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I liked the game a lot. There was a lot to love and only little to be disappointed by.

I can't really answer the question though, because I didn't have expectations. I wanted to be surprised. I literally just wanted to see what Double Fine could come up with under these circumstances. Therefore I would have been okay with it either way. I guess one might say I had realistic expectations, if any.

Even if the game would have totally tanked (and considering act 1 it doesn't look like it), I still would have gotten the documentary and all.

Now I'm just looking forward to the rest of the game.

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Puzzles were too easy. Everything else was great. However, puzzles are a huge part of the experience for me. Story and puzzles need to have the same attention given to them. You can't sacrifice one for the other.

I agree - clearly the style, design, artwork, music etc are exemplary, but that is totally lost as the rest of the game is so sorely lacking.

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I'm not sure how drunk I'm supposed to be to play the first act. If the answer is very then this review will hopefully be accurate.

I've watched all the 2PP videos and from what I was seeing I was starting to think the behind the scenes would be the most interesting part for me.

But I fired up Act 1 on Steam before bed tonight and I was pretty blown away by the art and animation, way more detailed that I was expecting and the voice acting drew me in right away. I couldn't put my finger on it but the somewhat dark/meloncholic tone to the early story really caught me. I admit I didn't finish Act1 but I really liked what I played so far.

I sure hope this game will be a success because from what I've played alone it really seems to have a lot of heart and an unexpected amount of polish.

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It's a tricky pool. To say that the production overall exceeded my expectations is an understatement. The game polishing redefined my expectations for independent productions.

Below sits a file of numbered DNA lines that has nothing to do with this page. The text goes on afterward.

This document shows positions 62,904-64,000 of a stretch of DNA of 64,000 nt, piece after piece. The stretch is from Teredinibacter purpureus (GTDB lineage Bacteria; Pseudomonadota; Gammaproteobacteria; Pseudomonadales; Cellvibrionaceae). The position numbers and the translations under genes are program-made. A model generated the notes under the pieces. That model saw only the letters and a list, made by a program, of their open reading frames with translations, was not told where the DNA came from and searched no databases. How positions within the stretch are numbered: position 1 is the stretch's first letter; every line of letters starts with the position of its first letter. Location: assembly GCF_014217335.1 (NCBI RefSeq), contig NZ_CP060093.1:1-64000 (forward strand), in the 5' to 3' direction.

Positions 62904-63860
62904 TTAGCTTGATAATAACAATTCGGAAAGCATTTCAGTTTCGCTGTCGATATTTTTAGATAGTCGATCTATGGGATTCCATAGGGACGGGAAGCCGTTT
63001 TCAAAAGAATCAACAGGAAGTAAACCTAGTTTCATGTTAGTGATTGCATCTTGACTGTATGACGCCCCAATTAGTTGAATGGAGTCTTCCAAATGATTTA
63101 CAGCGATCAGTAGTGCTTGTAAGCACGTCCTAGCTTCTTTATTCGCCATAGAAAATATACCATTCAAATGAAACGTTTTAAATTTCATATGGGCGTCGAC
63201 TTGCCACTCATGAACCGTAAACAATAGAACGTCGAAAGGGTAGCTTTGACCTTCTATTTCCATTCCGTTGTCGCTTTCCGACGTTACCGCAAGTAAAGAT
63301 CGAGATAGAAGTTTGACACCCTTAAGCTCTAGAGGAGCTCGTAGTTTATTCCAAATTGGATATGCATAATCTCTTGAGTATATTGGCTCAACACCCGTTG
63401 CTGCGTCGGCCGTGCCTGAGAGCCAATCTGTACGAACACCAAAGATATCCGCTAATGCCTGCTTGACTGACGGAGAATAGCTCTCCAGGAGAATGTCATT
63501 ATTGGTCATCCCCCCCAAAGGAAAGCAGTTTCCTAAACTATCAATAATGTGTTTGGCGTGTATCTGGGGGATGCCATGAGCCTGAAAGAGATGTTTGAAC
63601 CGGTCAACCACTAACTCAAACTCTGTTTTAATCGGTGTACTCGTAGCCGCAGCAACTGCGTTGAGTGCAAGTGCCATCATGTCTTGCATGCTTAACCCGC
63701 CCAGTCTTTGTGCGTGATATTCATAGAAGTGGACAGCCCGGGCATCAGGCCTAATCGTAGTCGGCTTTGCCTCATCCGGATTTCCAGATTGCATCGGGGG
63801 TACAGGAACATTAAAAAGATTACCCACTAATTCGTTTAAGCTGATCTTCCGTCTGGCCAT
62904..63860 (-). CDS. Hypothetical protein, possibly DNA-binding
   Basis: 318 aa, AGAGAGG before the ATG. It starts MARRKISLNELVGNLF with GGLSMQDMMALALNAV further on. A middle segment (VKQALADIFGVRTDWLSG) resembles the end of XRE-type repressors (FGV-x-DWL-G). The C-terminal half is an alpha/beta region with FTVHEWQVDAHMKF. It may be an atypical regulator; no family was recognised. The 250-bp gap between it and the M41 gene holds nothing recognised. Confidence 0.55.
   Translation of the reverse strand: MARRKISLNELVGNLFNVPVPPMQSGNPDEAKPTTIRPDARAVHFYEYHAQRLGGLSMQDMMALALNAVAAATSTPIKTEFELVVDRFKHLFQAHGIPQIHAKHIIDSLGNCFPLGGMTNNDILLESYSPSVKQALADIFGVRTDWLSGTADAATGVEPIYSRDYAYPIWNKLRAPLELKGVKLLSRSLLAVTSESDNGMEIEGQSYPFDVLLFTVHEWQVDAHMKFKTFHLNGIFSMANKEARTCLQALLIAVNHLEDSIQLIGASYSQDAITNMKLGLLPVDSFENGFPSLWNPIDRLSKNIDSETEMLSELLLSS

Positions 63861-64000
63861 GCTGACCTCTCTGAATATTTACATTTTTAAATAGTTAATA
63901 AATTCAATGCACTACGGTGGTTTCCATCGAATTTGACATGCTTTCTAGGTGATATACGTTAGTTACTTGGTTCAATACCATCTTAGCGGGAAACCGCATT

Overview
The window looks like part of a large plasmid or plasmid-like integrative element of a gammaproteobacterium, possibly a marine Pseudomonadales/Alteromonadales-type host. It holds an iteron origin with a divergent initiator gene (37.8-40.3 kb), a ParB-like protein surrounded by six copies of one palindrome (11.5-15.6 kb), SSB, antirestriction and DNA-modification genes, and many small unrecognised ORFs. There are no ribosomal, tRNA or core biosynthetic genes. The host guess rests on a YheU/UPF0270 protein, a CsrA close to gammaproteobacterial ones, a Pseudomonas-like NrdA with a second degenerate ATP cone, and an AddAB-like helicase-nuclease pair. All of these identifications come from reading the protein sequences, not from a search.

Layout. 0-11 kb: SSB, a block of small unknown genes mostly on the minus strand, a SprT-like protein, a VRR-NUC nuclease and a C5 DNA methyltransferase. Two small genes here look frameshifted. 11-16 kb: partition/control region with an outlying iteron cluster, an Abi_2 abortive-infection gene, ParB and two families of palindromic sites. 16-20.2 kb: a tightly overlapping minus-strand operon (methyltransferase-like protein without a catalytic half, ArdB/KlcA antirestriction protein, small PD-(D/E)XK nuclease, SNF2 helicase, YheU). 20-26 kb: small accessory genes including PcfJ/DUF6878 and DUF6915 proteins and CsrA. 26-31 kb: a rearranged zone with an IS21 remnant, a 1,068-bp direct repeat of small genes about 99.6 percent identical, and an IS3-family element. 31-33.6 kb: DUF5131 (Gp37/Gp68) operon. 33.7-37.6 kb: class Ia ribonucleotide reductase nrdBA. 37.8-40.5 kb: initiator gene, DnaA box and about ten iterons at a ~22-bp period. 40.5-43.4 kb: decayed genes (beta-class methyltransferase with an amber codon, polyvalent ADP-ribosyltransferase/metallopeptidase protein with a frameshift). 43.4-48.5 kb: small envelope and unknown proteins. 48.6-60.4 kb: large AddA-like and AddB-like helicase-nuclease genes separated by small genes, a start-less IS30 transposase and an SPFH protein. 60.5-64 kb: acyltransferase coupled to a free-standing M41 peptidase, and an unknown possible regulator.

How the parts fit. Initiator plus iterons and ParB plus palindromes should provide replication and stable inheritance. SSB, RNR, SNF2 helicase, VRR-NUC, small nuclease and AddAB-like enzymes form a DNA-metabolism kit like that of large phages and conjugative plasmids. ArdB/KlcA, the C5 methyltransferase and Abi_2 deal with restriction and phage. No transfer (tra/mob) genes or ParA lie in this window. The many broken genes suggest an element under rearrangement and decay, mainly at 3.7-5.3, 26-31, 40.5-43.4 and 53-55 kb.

... on the other hand, the puzzles are too light, definitely below what I was expecting.

I suppose it averages on "Absolutely yes".

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If I have any complaints, it lacked "edge". The tough bikers of Full Throttle, the classic noir of Grim Fandango, the metal of Brutal Legend, and the mental insanity of Psychonauts... All of these things really serve a slightly skewed worldview that adds a little hint of danger and irreverence to the whole affair. Partially because in each of them the character you play is a bit flawed, a bit shady, and wouldn't think twice about dealing from the bottom of the deck. Raw. BA was very warm and safe, many times I felt like I was playing a children's book. Vella and Shay are both just kind of... nice. Good kids, not the kind that would raise hell or lie their way into a summer camp. Which is fine, I enjoyed it, but didn't lend to much character depth.

Sacrificing young girls and grooming them for it is kind of disturbing. For example, in the Maiden's Feast, when the second maiden decides she doesn't want to die after all and breaks down crying, I definitely found that a little bit dark.